Anne Field Kogarah

Inquiry needed



23 February 2008

Save Our Suburbs demands inquiry into Government Planning Policies

The staggering revelations about developer donations inevitably lead to questions about the NSW Government’s high-density policies (termed “urban consolidation”). The Department of Planning has

never provided credible justification for this policy which provides huge profits for high-rise developers who in turn make large political donations.

It is undeniable and well documented that high-density is detrimental to the public good [1]. Greenhouse gas emissions per person are greater in high-density [2]. The policy overloads infrastructure. Choking traffic congestion and longer travel times result. Sewers overflow, electricity supply is at breaking point and there are chronic water shortages. High-density policies create land shortages that result in unaffordable housing. Concrete, tiles and bitumen replace trees, gardens and public open space. Sustainablility is adversely affected.

Current media coverage reveals the huge donations high-density developers make to the political parties. What is not yet being publicised is the long history the Department of Planning has of working closely with developers. The Department demands that councils submit strategies for high-density (under threat of taking away their planning powers) and developers who subsequently stand to benefit are actively involved in the assessment of these strategies [3]. Under these circumstances, a good example from the top state planning department is not being set for councils. Proposed changes to the planning system, involving state appointed planning panels, are unlikely to improve the situation.

It needs to be questioned why a policy detrimental to the public interest is being forced onto communities, as this policy provides huge profits [4] to organisations that are actively participating in its formulation and implementation and which make massive donations to the major political parties. Save Our Suburbs demands an Upper House inquiry into the motivation for this policy.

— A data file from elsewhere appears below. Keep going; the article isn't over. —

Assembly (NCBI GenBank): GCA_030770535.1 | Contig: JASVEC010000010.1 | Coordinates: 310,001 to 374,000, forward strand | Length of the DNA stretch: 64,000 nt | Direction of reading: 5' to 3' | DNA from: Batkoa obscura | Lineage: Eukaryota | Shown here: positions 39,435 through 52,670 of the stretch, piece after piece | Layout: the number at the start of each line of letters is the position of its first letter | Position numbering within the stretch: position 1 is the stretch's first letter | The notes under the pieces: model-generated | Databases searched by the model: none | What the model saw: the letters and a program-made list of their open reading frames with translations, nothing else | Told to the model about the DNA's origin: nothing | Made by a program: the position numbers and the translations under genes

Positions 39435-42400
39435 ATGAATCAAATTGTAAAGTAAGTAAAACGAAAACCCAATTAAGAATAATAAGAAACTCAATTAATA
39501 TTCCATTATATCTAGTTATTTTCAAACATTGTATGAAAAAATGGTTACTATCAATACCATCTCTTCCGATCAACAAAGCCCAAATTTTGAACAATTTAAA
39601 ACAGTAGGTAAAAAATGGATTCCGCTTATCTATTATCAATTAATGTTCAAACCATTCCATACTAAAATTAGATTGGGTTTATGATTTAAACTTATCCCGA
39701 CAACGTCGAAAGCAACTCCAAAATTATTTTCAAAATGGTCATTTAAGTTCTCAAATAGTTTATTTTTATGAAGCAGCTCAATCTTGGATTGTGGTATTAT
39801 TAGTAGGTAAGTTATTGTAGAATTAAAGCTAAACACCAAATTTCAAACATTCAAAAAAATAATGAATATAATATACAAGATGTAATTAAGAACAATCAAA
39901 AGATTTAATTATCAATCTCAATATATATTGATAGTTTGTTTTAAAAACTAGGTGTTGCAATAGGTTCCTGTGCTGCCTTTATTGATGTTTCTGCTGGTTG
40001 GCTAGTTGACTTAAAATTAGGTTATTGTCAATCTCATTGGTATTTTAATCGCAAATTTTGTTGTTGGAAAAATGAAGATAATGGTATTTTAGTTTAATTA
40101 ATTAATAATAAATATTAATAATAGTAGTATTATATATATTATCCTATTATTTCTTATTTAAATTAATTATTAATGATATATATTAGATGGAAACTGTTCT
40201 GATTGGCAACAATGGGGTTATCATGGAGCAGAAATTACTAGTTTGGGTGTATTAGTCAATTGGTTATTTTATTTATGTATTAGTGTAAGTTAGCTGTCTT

Further information: Tony Recsei 02 9487 2061


[1] See

[2] See

[3] For example as at 16 November 2000 the Departmernt’s “Residential Strategy Advisory Committee” consisted of:

John Collins (DUAP Assistant Director-General and Chair)

Peter Woods (Mayor of Concord and President of the Local Government Association)

Bruce McDonald (Director of Strategic and Economic Planning, Penrith Council)

Ian Costley (Mirvac Group - standing in for Robert Hamilton, the General Manager)

Neil Bird, (Urban Pacific Ltd)

Peter Lean (Urban Development Institute of Australia).

After this situation was publicly revealed on the ABC Stateline program of 30/03/01 the committee was replaced with a less obvious method of involving developers in the planning process but the overall effect is the same.

[4] In a letter to the Department of Urban Affairs and Planning dated 17 November 2000, Ian Costley, Development Director of Mirvac reports on the financial viability of development that would result if a residential strategy submitted by Ku-ring-gai Council were to be accepted by the Department. In this report internal rates of return of up to 128% on Mirvac’s equity investment were considered “not viable”.